GSA Annual Meeting in Denver, Colorado, USA - 2016

Paper No. 285-3
Presentation Time: 8:50 AM


GREENBERG, Jeffrey K., Department of Geology and Environmental Science, Wheaton College, 501 College Ave, Wheaton, IL 60187,

Geoscience and all sciences need better approaches in communicating to various sectors of society. Weak performance on science-aptitude measures, political manipulation, and religious distortions are all issues that deflect the importance of scientific knowledge in modern life.

 Four recently and soon to be published books are notable as efforts bringing people of faith and scientists together, improving the insufficient state of mutual engagement with respect. The volumes, Grand Canyon, Monument to an Ancient Earth (Kregel Pub.) and GSA Special Paper 520, Geoscience for the Public Good and Global Development, are targeted toward religious (mostly Christian) and scientific populations, respectively. In the first book, religious geoscientists reach out to non-science people of faith with good examples of “orthodox” geology. In the GSA book, some of the articles are by religious geoscientists, reaching out to global colleagues and peers with examples of how faith can be a positive motivation for ethical practice.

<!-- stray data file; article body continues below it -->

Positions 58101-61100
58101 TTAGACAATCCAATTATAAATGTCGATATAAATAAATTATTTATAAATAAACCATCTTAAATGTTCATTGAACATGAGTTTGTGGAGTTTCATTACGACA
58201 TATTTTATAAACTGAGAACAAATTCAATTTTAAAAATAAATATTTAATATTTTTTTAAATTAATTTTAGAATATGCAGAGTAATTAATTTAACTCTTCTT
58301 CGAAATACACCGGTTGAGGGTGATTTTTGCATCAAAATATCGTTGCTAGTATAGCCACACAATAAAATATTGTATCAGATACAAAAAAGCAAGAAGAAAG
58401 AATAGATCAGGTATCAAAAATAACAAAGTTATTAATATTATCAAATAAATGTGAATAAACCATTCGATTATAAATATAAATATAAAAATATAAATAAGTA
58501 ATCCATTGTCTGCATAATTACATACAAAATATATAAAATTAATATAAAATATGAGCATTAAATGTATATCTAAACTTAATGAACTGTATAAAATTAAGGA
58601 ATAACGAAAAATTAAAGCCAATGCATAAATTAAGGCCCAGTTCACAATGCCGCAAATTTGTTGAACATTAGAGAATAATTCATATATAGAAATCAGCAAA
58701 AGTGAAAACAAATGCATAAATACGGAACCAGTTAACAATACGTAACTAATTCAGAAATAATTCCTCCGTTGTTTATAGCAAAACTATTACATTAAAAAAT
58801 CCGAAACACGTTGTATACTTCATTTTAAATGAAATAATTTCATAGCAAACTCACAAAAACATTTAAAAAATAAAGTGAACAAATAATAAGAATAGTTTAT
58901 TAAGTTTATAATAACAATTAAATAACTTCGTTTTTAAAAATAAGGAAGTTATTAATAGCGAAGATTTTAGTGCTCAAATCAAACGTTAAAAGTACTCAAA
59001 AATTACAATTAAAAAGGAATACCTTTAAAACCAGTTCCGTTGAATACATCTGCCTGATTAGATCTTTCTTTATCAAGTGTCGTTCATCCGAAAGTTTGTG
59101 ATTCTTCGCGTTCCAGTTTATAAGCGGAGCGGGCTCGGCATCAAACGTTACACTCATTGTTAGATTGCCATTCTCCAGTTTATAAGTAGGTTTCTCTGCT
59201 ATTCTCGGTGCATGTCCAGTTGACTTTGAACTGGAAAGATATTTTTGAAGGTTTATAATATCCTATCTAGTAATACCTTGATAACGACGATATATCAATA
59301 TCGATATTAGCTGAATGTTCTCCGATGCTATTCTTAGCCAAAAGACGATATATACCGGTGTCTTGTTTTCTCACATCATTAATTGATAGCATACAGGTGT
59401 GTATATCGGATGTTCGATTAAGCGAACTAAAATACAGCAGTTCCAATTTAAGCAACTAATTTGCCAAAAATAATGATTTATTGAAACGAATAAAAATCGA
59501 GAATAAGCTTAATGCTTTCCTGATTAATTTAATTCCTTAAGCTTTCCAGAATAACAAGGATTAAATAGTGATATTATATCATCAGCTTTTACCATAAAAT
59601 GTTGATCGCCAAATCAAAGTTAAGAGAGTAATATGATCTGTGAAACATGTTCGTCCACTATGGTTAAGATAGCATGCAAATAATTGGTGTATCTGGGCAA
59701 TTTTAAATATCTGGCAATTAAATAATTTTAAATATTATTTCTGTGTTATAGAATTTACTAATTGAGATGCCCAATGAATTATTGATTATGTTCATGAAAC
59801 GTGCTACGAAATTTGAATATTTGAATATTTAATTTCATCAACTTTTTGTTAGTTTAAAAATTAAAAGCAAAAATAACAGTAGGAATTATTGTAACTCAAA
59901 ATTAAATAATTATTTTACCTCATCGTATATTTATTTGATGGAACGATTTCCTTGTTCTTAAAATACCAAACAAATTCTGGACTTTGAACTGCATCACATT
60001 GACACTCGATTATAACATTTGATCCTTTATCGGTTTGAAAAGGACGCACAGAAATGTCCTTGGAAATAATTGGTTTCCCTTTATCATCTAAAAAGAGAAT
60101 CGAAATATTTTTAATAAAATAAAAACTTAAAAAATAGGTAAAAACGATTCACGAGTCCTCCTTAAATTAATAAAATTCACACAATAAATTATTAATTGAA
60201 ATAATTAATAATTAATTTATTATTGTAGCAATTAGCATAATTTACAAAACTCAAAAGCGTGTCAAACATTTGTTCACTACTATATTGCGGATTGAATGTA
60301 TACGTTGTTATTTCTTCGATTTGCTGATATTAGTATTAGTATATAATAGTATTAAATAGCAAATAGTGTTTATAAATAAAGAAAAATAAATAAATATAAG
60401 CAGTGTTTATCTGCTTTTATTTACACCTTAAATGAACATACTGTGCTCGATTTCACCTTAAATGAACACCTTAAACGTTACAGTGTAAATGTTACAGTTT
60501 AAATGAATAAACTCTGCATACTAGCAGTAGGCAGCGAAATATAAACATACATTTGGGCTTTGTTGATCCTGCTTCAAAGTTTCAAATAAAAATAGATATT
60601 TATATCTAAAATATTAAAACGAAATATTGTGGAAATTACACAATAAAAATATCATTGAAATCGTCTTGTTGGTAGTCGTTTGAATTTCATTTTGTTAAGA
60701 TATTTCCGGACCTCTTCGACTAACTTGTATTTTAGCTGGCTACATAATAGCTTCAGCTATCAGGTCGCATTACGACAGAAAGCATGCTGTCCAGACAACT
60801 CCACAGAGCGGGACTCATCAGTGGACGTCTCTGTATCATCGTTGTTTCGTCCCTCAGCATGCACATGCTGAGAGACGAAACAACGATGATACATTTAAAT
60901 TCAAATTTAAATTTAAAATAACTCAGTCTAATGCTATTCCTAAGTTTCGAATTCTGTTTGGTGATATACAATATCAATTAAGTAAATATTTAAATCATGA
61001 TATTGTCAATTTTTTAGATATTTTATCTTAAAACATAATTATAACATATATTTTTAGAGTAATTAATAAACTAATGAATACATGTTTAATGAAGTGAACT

Two book projects in progress include one on a course bringing the best science on “origins” (Evolution, Abiogenesis, Earth and Solar System, Hominids, etc.) to Christian undergraduate students. The other volume will be a collection of diverse articles encouraging the STEM (especially ‘S’=science) vocations among young religious people. Unfortunately, the too-commonly perceived conflict between faith and science has been an obstacle in recruiting talented students into scientific disciplines, especially geoscience.

 The instrumental moral underlying these four initiatives, is that they come as scientists recognize a responsibility to combat the anti-science attitudes in the USA and beyond. Outreach needs to be considered a noble endeavor among our community members. Without efforts such as publishing important, non-academic books and articles, our passions and essential input from the science into culture will continue to be ignored or disdained.